M.In the middle of the corona crisis, there are two records to report: “Not only has the German target balance reached the highest level in history at 1.136 trillion euros – the volume of refinancing loans from the Bundesbank to German banks has also reached a high of 341 billion euros.” says the Osnabrück economist Frank Westermann: “I find the second record even more remarkable than the first.” What do you mean? These refinancing loans are loans to banks in Germany that can be obtained from the Bundesbank against collateral. The total volume of these loans in Germany rose from 75 to 341 billion euros in the course of the corona crisis – by more than a quarter of a trillion euros. “The increase in refinancing credits is also remarkable because the parallel increase in the target balance actually shows that a lot of liquidity flows into Germany during the crisis,” says Westermann.
Behind the rise in the target balance are on the one hand the bond purchases by the central banks of the Eurosystem and on the other hand capital flight to Germany. “Under these circumstances, it is remarkable that the German banks do not now have too much liquidity – on the contrary, they are taking out such large amounts of additional loans from the central bank.” Refinancing loans have also increased in the southern European countries during the corona crisis, but especially the increase in France and Germany is striking. “This is different from the financial and euro crisis, when it was mainly southern European countries whose national central banks gave their banks high refinancing credits,” says Westermann. Refinancing loans are now also increasing in the periphery, but the increase is greater in the core countries.
30 billion for Deutsche Bank
It’s about a lot of money. For comparison: In Germany, during the corona crisis, 80 billion euros in federal liquidity support have been called up by companies – but 266 billion euros have been made available by the Bundesbank for banks.
The Osnabrück economist explains that, from his point of view, there are three possible interpretations for this development. Either the “TLTRO” long-term loans from the Eurosystem with their negative interest rates are so attractive for German banks that they simply take out these loans in order to earn money from the negative interest rates. However, this is countered by the fact that it is not so easy for the banks to reinvest this money without paying negative interest themselves. “The second possibility would be for the German banks to look ahead to supply themselves with liquidity for the rest of this year because they fear high loan defaults – out of caution,” says Westermann. The third possibility would be that there are already banks with serious liquidity bottlenecks.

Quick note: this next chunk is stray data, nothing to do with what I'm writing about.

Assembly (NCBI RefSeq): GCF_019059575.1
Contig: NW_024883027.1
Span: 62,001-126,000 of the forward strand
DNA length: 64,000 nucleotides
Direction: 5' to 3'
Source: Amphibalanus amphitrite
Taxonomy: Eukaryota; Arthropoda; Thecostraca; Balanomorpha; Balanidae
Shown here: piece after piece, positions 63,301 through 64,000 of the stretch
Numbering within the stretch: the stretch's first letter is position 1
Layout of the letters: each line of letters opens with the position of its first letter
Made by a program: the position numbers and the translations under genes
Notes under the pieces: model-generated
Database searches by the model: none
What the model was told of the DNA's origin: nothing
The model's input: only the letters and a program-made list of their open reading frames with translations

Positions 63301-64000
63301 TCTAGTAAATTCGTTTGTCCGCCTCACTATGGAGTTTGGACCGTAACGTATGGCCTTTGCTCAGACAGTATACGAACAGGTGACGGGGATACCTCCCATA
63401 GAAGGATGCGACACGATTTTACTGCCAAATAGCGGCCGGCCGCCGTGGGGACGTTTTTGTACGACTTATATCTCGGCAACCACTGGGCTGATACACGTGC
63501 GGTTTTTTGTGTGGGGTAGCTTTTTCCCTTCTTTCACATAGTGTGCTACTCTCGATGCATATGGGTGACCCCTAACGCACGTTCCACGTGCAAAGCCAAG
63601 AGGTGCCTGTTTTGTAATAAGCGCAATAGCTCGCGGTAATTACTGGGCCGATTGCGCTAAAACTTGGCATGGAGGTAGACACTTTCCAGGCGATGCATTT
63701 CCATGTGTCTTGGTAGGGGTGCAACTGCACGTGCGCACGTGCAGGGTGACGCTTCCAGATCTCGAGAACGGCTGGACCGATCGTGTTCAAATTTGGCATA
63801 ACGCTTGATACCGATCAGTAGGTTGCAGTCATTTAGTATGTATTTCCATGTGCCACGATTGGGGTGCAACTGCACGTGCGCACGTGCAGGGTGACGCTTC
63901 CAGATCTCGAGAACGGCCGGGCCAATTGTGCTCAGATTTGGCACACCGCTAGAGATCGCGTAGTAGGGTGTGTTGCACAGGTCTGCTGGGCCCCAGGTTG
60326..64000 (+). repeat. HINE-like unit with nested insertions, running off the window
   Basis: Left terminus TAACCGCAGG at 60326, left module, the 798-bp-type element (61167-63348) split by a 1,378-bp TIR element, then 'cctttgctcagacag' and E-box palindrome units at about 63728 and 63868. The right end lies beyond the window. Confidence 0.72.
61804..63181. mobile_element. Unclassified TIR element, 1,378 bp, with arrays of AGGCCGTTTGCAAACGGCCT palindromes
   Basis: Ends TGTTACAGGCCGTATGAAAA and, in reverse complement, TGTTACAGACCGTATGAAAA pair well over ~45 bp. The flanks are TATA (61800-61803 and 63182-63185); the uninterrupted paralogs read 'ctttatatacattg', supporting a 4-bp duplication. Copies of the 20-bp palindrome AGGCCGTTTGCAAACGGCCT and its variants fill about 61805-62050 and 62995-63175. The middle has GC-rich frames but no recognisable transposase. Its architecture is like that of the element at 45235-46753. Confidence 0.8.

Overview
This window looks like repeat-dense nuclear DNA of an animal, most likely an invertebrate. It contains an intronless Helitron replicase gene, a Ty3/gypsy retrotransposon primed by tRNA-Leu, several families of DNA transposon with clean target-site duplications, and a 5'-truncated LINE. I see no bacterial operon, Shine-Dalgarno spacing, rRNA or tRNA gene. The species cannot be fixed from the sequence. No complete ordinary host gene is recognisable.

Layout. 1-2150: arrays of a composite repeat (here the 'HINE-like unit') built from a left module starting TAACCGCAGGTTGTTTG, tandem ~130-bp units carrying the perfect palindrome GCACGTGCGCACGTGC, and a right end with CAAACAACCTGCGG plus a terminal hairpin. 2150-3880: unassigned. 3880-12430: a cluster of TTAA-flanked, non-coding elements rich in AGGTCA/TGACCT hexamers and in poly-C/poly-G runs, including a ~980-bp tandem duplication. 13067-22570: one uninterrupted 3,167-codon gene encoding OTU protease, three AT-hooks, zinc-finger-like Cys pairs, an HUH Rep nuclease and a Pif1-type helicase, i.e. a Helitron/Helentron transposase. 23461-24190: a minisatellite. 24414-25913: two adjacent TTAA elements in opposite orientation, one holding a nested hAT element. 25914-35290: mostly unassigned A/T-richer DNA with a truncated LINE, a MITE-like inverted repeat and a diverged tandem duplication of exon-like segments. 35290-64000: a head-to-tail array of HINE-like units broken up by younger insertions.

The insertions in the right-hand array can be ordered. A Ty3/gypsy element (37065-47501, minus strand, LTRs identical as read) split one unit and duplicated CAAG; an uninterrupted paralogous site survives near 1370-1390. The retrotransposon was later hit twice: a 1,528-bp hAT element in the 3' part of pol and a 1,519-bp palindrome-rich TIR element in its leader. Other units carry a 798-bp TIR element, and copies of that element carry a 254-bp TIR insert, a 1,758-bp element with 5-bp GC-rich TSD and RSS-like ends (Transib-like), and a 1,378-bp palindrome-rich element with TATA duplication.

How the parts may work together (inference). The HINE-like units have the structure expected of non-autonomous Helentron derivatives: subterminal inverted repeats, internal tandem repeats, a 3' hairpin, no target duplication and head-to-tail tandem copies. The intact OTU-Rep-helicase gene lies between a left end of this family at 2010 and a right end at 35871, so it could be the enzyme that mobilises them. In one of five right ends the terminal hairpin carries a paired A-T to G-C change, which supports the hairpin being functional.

If you look at which banks are particularly active in refinancing loans, then in any case it is not the two large German banks. “Deutsche Bank has raised around 30 billion euros in refinancing loans with a cash balance of 177 billion euros as of September. So she didn’t have to, ”says Westermann. Commerzbank raised 34 billion euros with a cash balance of 80 billion euros. There remained more than 200 billion euros, which should have been borrowed from other banks.
Development almost reversed like in the euro crisis?
If the sharp rise in refinancing loans, especially in the core countries of the monetary union, is in fact a high need for liquidity, even if only out of caution, then there will be a remarkable reversal at the time of the financial and euro crisis, says Westermann: now at least looks like a lender of last resort, a lender of last resort – exactly what was seen in southern Europe’s central banks in the earlier crises. “
Risks could be associated with the high increase in refinancing loans. “In contrast to the bond purchases, there is a joint liability of all euro countries for refinancing loans,” says Westermann. “If something goes wrong with the sharp increase in refinancing loans in Germany during the corona crisis, the southern European euro countries must also be liable.” When it comes to bond purchases, however, every national central bank that buys their country’s bonds also bears the risks of price losses.
Risks from the target system would arise primarily if the euro were to break apart – on the other hand, risks from refinancing loans would arise if the euro stayed together.
Westermann says it all reminds him of an observation by Berkeley economist Barry Eichengreen. In the old American currency system between 1913 and 1975, the regional central banks compensated for major bottlenecks in payment transactions by transferring their gold reserves from one to the other for accounting purposes – this had at least vague parallels to the current system in Europe. They stood up for one another, especially in severe cases of liquidity crises, such as a storm on bank counters. It was observed that these movements did not always go in one direction – sometimes one regional central bank ran into liquidity bottlenecks, sometimes another, says Westermann: “Eichengreen pointed out five years ago that there were surpluses in Europe too and a shortage of liquidity can theoretically be reversed. “